Accelerating FPGA design with new software
Lattice Semiconductor has announced the availability of the latest version of its popular software design tool for FPGAs, Lattice Radiant 2.0. In addition to adding support for higher density devices like the new CrossLink-NX FPGA family, the updated design tool also offers new features that make it faster and easier than ever to develop Lattice FPGA-based designs.
When system developers evaluate hardware platforms, the actual hardware is only a part of their selection criteria. They also evaluate the design software used to configure the hardware for its ease-of-use and supported features, as these features can have a significant impact on overall system development time and cost.
Roger Do, Senior Product Line Manager, Software at Lattice, said: “Lattice Radiant 2.0 design software gives developers an easy-to-follow user experience; the tool leads them through the design flow from design creation, to importing IP, to implementation, to bitstream generation, to downloading the bitstream onto an FPGA.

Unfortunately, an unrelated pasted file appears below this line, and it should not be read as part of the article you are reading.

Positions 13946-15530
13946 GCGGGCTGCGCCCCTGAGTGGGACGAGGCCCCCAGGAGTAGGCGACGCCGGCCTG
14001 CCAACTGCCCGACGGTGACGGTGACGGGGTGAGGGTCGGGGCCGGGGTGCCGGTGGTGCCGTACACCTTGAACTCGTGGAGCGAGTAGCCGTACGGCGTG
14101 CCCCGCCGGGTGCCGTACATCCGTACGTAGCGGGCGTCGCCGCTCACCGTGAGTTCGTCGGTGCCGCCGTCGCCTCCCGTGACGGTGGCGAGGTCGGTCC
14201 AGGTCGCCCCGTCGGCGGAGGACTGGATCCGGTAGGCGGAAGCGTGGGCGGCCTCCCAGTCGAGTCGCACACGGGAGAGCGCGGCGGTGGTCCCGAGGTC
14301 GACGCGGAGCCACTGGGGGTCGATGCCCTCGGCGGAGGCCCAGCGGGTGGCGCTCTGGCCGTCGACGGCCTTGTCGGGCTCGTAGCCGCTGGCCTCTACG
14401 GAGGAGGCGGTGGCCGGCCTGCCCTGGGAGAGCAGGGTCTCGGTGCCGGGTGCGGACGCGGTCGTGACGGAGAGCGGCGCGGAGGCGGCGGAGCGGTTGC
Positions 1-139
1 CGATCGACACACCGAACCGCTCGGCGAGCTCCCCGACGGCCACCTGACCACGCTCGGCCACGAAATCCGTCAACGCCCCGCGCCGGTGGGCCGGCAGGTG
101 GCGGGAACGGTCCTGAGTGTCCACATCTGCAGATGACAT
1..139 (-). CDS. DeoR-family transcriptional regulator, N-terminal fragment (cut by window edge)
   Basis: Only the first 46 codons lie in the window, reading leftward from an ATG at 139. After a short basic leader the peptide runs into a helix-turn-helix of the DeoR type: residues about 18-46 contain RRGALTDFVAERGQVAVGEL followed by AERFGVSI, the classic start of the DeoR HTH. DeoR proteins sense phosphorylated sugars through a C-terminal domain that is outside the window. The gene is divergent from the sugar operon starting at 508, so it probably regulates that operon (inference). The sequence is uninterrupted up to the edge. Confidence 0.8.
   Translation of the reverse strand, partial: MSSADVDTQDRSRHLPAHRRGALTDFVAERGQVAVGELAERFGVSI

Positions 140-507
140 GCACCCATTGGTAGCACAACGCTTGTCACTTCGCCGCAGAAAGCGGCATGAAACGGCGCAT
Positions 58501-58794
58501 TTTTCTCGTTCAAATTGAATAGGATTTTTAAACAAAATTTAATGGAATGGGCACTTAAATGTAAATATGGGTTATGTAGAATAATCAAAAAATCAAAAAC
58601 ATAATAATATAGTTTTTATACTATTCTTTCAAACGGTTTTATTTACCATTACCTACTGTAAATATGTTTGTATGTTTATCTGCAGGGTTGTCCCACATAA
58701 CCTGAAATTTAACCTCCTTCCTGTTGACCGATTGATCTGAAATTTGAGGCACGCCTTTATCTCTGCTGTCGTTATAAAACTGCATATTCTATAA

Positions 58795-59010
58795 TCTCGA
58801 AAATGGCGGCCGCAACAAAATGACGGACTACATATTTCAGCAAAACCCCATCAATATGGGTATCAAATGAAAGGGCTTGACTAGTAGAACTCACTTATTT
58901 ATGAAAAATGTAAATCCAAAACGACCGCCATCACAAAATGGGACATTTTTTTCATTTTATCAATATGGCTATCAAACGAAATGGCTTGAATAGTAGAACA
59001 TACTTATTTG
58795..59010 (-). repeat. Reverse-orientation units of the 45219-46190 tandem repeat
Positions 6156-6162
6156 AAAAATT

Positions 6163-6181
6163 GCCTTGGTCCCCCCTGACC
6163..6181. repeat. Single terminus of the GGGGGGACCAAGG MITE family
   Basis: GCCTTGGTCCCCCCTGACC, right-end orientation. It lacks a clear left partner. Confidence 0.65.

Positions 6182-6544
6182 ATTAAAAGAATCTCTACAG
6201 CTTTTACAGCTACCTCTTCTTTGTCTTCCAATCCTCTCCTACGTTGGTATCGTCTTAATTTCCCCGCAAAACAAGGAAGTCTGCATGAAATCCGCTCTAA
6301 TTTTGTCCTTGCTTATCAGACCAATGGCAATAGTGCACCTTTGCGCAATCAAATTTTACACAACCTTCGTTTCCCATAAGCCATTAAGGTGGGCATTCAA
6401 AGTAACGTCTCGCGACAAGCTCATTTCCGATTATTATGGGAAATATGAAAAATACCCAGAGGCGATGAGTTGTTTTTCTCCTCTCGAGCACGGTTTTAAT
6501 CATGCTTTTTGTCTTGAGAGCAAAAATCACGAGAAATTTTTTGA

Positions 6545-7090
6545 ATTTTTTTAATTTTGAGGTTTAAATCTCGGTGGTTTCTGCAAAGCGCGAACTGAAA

“Developers with little to no experience working with FPGAs should be able to quickly leverage the automated features of Lattice Radiant. For experienced FPGA developers, Lattice Radiant 2.0 allows for more granular control over FPGA settings if specific optimisations are required.”
New feature upgrades available in Radiant 2.0 include:
- An on-chip debugging tool that allows users to conduct bug fixes in real time. The debugging feature lets developer insert virtual switches or LEDs in their code to confirm viability. The tool also lets users change hard IP block settings to test different operating modes.
- Improved timing analysis provides more accurate trace and route planning and clock timing to avoid design congestion and thermal issues.
- The engineering change order (ECO) editor lets developers make incremental changes to a completed design without having to recompile the entire FPGA database.
- The Simultaneous Switching Output (SSO) calculator analyses the signal integrity of individual pins to ensure their performance isn’t adversely affected by their proximity to another pin.